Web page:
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'Stroke victims suffering in silence'

by Staff reporter
06 May 2023 at 06:31hrs | Views
STROKE survivors are calling on government to recognise the condition as life-threatening so that necessary interventions are put in place.

A stroke is a medical condition when blood supply to the brain is interrupted or reduced.

The condition prevents brain tissue from getting oxygen and nutrients and can lead to death in minutes.

Health activist and a stroke survivor, Jacob Ngwenya, told Southern Eye Weekender that stroke victims were suffering in silence.

"We are calling for stroke to be taken seriously in our country. We have breast cancer awareness, we have cancer awareness and we have cervical cancer awareness but there is no single day to raise awareness about stroke," Ngwenya, who also represents stroke victims, said.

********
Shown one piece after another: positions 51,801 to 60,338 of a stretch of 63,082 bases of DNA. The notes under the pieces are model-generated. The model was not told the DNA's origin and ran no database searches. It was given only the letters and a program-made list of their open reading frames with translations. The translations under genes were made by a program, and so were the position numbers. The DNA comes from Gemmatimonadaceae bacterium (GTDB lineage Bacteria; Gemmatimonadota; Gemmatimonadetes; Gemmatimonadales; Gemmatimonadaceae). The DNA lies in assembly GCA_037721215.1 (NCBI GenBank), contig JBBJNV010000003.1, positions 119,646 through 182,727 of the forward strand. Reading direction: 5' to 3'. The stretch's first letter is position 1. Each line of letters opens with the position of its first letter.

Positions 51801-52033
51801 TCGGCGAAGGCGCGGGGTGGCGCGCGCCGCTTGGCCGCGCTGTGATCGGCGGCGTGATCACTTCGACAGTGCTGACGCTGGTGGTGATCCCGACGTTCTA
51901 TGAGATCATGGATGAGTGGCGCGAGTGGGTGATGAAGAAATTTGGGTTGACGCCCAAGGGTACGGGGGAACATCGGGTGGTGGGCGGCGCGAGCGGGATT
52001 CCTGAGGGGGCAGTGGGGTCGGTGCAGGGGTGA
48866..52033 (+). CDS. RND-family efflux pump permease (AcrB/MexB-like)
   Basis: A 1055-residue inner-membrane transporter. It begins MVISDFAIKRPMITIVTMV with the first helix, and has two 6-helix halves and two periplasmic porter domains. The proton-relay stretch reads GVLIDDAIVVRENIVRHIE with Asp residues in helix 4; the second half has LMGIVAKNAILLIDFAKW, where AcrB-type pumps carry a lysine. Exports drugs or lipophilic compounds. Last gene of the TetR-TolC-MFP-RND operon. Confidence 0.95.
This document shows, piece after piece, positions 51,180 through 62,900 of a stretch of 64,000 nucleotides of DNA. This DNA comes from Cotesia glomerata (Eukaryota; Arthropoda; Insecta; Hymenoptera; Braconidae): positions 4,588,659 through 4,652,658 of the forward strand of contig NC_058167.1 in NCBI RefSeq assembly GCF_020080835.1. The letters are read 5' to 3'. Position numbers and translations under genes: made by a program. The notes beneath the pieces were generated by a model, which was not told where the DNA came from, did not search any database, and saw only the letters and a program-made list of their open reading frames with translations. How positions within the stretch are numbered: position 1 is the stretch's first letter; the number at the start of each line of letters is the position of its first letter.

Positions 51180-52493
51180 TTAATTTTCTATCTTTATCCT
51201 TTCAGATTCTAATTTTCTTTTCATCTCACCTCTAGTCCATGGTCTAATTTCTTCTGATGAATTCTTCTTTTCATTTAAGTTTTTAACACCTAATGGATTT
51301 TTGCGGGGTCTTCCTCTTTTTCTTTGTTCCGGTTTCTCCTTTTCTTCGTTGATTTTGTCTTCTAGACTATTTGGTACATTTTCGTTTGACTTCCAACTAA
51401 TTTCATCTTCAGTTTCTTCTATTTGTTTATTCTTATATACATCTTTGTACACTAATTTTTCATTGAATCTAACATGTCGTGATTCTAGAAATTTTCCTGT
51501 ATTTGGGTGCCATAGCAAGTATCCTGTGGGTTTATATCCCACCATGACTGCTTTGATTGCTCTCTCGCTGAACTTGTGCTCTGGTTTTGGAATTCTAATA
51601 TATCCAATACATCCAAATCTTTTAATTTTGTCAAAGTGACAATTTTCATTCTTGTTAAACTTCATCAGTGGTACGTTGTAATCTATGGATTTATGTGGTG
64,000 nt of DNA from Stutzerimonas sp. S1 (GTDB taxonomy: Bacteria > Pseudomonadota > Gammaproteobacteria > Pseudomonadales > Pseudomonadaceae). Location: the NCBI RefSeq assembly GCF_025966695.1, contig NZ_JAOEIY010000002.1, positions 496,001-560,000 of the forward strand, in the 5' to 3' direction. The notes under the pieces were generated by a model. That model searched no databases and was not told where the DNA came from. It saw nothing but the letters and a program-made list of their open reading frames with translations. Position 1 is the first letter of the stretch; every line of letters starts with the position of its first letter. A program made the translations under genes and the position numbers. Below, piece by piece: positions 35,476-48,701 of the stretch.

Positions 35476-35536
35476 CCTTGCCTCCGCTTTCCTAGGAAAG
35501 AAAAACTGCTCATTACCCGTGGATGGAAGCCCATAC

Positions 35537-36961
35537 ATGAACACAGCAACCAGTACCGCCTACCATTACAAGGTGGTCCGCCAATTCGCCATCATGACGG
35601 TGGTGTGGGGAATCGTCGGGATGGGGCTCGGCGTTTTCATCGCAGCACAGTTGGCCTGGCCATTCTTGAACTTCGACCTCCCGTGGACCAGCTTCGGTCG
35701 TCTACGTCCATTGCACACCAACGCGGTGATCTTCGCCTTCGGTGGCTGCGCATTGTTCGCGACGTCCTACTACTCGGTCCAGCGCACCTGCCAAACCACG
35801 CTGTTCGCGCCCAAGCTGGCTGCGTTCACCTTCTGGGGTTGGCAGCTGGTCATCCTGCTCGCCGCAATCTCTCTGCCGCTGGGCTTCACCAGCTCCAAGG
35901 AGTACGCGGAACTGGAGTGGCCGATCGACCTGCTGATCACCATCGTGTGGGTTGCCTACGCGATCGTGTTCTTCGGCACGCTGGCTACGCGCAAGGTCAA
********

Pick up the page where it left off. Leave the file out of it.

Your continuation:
It can also be caused by other diseases like diabetes, and hypertension.

In 2018, the World Health Organisation estimated that stroke was responsible for 4% of deaths in Zimbabwe.

Ngwenya said in Zimbabwe, there was very little research in the field of non-communicable diseases like stroke.

It costs at least US$100 for patients to undergo a physiotherapy session at private hospitals, while public hospitals do not have the resources to handle the ailment.

For Zimbabwe, which is battling a dysfunctional public healthcare system, the burden of stroke is not yet considered a serious issue.

"In other countries, when it comes to diagnosis, they can identify stroke and where exactly the stroke struck or which body got hurt but for us here, it is guess work. You get stabilised but disability remains, as a result we need proper diagnosis to avoid disabilities," Ngwenya said.

He said medication should be available, accessible and affordable to the victims.

"Whenever a stroke patient goes to a medical centre, that patient should be given utmost attention and attended to immediately because this disease is an emergency one," he added.

"However in public hospitals, it takes something like four hours to be attended to, leading to disabilities and deaths which can be avoided."

Activists like Ngwenya say they are raising awareness to promote prevention.

Source - Southern Eye